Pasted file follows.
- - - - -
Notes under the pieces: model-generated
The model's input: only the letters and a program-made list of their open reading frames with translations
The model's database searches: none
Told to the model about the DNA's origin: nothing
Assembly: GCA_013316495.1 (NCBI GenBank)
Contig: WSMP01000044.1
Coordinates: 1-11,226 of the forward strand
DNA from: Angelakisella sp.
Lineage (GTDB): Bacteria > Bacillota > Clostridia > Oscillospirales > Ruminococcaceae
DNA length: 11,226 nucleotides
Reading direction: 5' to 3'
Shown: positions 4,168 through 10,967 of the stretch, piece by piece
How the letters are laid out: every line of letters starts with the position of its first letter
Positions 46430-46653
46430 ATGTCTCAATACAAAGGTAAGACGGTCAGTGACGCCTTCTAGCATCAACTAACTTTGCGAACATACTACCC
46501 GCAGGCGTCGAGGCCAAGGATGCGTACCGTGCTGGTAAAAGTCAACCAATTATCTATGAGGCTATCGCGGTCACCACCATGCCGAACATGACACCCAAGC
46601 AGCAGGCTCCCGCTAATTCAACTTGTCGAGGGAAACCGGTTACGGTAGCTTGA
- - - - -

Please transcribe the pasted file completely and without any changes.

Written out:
Notes under the pieces: model-generated
The model's input: only the letters and a program-made list of their open reading frames with translations
The model's database searches: none
Told to the model about the DNA's origin: nothing
Assembly: GCA_013316495.1 (NCBI GenBank)
Contig: WSMP01000044.1
Coordinates: 1-11,226 of the forward strand
DNA from: Angelakisella sp.
Lineage (GTDB): Bacteria > Bacillota > Clostridia > Oscillospirales > Ruminococcaceae
DNA length: 11,226 nucleotides
Reading direction: 5' to 3'
Shown: positions 4,168 through 10,967 of the stretch, piece by piece
How the letters are laid out: every line of letters starts with the position of its first letter
Positions 46430-46653
46430 ATGTCTCAATACAAAGGTAAGACGGTCAGTGACGCCTTCTAGCATCAACTAACTTTGCGAACATACTACCC
46501 GCAGGCGTCGAGGCCAAGGATGCGTACCGTGCTGGTAAAAGTCAACCAATTATCTATGAGGCTATCGCGGTCACCACCATGCCGAACATGACACCCAAGC
46601 AGCAGGCTCCCGCTAATTCAACTTGTCGAGGGAAACCGGTTACGGTAGCTTGA